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August 2021 Exclusive Story

Indicators Point Toward Expanding Industry Activity

KANSAS CITY, MO.–The Federal Reserve Bank of Kansas City released its second quarter energy survey in July, with results pointing to continuing growth. According to Chad Wilkerson, an executive at the Oklahoma City branch and economist at the KC Fed, the survey reveals that 10th District energy activity continued to increase steadily, with revenues and profits rising at a faster pace. Activity continued to outpace the previous year, and expectations remained solid.

“Growth in district drilling and business activity remained solid in Q2, and expectations indicated further expansion in the next six months,” Wilkerson reports. “In addition, indexes for firms’ revenues and profits jumped to their highest levels since the survey began in 2014.”

The KC Fed notes that its quarterly survey provides information on current and expected activity among energy firms in the Tenth District, encompassing the western third of Missouri; all of Kansas, Colorado, Nebraska, Oklahoma and Wyoming; and the northern half of New Mexico. It monitors oil-and-gas-related firms located and/or headquartered in the district, with results based on total firm activity. Survey results reveal changes in several indicators of energy activity, including drilling, capital spending and employment. Firms also indicate projections for oil and gas prices. All results are diffusion indexes–the percentage of firms indicating increases minus the percentage of firms indicating decreases.

On The Upswing

With regard to quarterly indicators, the KC Fed says, 10th District energy activity continued to increase steadily in the second quarter of 2021 and also outpaced year ago levels. Meanwhile, the drilling and business activity index remained mostly unchanged at 33. Total revenues and profits indexes posted their highest levels since the survey began in 2014.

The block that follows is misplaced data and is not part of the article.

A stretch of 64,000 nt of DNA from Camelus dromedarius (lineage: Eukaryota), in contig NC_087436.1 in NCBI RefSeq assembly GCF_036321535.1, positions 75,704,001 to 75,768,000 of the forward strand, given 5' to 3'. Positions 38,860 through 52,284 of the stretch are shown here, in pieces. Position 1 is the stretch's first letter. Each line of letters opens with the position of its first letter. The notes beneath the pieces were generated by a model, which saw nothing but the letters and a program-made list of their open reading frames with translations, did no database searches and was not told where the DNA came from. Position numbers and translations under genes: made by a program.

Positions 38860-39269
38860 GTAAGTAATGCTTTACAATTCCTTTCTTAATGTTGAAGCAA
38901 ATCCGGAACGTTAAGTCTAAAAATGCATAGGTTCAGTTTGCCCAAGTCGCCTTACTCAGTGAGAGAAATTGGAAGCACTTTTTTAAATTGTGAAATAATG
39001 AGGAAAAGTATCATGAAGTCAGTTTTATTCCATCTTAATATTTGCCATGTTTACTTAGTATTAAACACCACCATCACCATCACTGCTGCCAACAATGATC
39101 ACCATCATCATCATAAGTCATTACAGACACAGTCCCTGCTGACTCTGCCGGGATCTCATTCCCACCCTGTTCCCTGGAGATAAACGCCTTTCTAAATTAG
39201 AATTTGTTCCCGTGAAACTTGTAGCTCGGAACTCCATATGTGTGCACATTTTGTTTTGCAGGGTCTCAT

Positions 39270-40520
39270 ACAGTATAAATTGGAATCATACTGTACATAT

In addition, employment, employee hours, access to credit, and wages and benefits indexes increased from the previous quarter, the KC Fed reports, and year-over-year indexes continued to increase from the previous survey. The year-over-year drilling and business activity index moved from 10 to 59. Nearly all other indexes also were higher than the previous reading, with the exception of supplier delivery time, which decreased from 7 to 3.

According to the KC Fed, most expectations indexes continued to increase in Q2. The future drilling and business activity index, at 41, was up from 40 in Q1 and 26 in Q4 2020, indicating slightly more firms expected energy activity to expand. The revenues and profits indexes rose substantially, and expectations for employment, supplier delivery time and access to credit also expanded. Price expectations for oil, natural gas and natural gas liquids expanded at a moderately faster pace.

With regard to the survey’s special questions, the KC Fed says firms were asked what oil and natural gas prices were needed to increase drilling substantially across the fields in which they are active (in alternate quarters they are asked what prices are needed for drilling to be profitable). The average oil price needed was $72 a barrel, with a range of $35-$80. This average was considerably higher than prices needed to substantially increase drilling the past few years, the bank indicates. The average natural gas price needed was $3.82 a million Btu, with responses ranging from $2.00 to $7.00.

According to the KC Fed, firms again were asked what they expected oil and natural gas prices to be in six months, one year, two years and five years. Overall, expected oil and gas prices were higher than previous price expectations in 2020. The average expected West Texas Intermediate prices were $74, $76, $76, and $78 a barrel, respectively. The average expected Henry Hub natural gas prices were $3.19, $3.21, $3.34 and $3.71 a million Btu, respectively.

Firms also were asked about growth constraints, the KC Fed notes. Around 36% of firms expressed uncertainty about the future of oil and gas prices, with 13% of firms reporting issues finding workers, supply chain disruptions and lack of access to capital as reasons for limited growth.

Moreover, the KC Fed indicates it asked firms about investment in labor saving technology. Approximately 10% of firms reported investments at a faster pace than in the past, it notes, with 32% indicating similar investments as in previous years. Around 10% of businesses said they were investing at a slower pace than before, and 48% had not planned any investment in labor saving technology

 More information is available online at www.kansascityfed.org.

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